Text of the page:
03 (March 2017)

Coming home to dad: a journey from childhood trauma to wholeness

Coming home to dad: a journey from childhood trauma to wholeness
Sheila Stephen Sheila Stephen is Lecturer in Pastoral Theology. Her academic background is in Biblical Studies and Social Theory & Institutions as well as Counselling. She is a professional counsellor, clinical
01 March, 2017 1 min read

This book has been published by a publishing house claiming they are ‘passionate about addressing diverse social issues from a kingdom perspective’. It is the autobiography of a woman who suffered domestic abuse and neglect at the hands of a stepmother and emotional abuse from her father when she was young.

The book is well written and could be read in one sitting. It mostly recounts the author’s story, describing how she was hurt and the ramifications on her adulthood. There is some spiritual content, described in a linear fashion as events happened, but you have to wait until the middle of the book to find out about these things.

I would be concerned if readers wanted to emulate the author’s experience, for example in seeking memory retrieval interventions and healing of the memories, which I personally would not recommend. I would also be concerned that some descriptions of what happened to her could stimulate flashbacks in readers who may have had similar experiences. I was surprised that the author has used people’s names and there seems to have been no attempt to protect the identities of those involved in the story.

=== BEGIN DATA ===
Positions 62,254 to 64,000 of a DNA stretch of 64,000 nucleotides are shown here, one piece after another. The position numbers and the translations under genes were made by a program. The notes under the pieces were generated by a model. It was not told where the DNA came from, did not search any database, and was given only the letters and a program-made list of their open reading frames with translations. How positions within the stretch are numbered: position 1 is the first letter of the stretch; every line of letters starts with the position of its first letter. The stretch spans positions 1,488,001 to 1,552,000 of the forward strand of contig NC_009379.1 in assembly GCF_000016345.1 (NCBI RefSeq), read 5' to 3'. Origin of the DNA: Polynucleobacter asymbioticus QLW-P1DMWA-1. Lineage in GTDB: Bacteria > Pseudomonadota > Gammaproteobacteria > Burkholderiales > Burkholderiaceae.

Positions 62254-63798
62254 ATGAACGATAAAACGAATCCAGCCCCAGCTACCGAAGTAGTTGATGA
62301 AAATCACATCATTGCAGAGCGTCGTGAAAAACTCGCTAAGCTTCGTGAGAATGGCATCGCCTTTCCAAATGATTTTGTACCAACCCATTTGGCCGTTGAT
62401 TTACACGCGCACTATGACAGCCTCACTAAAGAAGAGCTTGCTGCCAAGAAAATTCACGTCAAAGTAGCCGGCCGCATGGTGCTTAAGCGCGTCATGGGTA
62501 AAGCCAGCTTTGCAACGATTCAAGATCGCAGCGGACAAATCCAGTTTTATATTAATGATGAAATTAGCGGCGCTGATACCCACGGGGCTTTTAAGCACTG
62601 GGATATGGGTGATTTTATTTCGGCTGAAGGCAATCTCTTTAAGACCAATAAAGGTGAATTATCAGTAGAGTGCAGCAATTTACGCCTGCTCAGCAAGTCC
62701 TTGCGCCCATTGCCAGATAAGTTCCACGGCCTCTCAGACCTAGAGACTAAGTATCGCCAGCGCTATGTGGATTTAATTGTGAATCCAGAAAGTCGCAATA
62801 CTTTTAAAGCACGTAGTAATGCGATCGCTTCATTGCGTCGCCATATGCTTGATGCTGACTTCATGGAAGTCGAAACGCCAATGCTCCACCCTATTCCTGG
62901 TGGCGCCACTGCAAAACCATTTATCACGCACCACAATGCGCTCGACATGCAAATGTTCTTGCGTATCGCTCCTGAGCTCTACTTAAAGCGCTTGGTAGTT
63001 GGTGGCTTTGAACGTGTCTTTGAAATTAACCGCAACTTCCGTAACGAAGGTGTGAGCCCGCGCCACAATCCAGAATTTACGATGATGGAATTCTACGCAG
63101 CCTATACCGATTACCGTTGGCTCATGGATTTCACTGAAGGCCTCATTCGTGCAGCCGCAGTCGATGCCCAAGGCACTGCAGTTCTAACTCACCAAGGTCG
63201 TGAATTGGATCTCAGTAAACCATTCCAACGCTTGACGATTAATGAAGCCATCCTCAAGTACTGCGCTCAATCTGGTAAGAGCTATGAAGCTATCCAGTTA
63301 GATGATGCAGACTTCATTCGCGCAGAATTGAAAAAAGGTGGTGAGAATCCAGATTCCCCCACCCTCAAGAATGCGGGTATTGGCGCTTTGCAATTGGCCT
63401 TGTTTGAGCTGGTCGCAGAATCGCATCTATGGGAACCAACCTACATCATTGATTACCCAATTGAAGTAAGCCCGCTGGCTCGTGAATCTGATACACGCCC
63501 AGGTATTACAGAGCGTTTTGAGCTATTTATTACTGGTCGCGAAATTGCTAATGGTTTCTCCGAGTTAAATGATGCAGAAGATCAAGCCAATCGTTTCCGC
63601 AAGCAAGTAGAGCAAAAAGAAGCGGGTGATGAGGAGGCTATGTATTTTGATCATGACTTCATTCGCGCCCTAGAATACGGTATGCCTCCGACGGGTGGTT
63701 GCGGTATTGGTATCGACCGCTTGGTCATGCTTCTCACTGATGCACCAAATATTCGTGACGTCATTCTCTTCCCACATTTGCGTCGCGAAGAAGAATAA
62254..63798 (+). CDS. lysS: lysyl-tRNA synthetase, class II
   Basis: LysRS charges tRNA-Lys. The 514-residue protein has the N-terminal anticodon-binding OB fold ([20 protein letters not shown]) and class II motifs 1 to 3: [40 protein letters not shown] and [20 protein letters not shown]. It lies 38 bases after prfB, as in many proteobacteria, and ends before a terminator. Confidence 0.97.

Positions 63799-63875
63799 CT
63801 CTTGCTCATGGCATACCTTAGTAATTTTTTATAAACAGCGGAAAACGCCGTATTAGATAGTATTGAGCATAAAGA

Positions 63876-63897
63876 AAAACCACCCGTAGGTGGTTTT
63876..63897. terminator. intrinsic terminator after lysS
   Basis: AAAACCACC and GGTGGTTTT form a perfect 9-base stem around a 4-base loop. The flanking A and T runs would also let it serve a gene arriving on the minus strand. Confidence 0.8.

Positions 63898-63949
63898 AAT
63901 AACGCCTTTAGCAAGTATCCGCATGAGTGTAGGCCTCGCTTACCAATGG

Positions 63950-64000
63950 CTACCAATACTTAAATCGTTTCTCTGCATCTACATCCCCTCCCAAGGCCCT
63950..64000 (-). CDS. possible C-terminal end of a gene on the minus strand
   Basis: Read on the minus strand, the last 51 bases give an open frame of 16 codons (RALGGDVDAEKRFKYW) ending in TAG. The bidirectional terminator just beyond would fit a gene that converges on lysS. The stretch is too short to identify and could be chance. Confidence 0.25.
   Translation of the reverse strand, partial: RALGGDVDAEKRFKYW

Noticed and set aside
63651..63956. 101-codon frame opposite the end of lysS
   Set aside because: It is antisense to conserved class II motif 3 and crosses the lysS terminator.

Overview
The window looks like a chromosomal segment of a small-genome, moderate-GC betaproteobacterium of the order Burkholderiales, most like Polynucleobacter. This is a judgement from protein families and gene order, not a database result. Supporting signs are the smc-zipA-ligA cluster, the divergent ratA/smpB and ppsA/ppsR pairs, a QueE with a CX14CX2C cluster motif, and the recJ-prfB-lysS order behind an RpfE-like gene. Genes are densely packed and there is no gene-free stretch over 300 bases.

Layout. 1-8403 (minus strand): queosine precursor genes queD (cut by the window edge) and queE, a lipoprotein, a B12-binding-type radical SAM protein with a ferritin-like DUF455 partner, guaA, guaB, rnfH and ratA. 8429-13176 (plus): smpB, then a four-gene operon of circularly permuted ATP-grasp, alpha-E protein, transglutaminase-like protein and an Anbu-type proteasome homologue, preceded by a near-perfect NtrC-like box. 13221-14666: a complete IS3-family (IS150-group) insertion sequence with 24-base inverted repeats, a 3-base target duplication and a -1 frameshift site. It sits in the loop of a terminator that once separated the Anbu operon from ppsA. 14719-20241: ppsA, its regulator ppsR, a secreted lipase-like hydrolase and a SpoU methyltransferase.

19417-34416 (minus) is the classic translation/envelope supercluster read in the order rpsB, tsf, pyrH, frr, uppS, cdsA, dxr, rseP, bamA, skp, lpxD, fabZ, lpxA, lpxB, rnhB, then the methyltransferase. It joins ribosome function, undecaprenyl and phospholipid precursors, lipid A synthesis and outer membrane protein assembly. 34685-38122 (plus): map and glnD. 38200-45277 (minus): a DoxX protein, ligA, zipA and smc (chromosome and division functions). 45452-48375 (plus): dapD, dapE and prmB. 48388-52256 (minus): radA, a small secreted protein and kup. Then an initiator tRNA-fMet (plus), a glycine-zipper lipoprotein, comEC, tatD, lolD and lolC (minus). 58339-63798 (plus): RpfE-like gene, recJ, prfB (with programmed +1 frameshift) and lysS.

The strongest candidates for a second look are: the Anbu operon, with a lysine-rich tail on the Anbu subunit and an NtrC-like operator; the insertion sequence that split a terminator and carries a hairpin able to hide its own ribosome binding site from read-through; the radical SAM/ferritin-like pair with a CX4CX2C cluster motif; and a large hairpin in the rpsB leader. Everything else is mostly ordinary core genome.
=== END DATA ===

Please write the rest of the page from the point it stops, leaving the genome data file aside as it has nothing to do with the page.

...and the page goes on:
I might give this book to my students as part of their learning, but I would be very reluctant to give it to someone on the journey of processing these issues.

Sheila Stephen

Lecturer in women’s issues,

Union School of Theology, Bryntirion

Sheila Stephen is Lecturer in Pastoral Theology. Her academic background is in Biblical Studies and Social Theory & Institutions as well as Counselling. She is a professional counsellor, clinical
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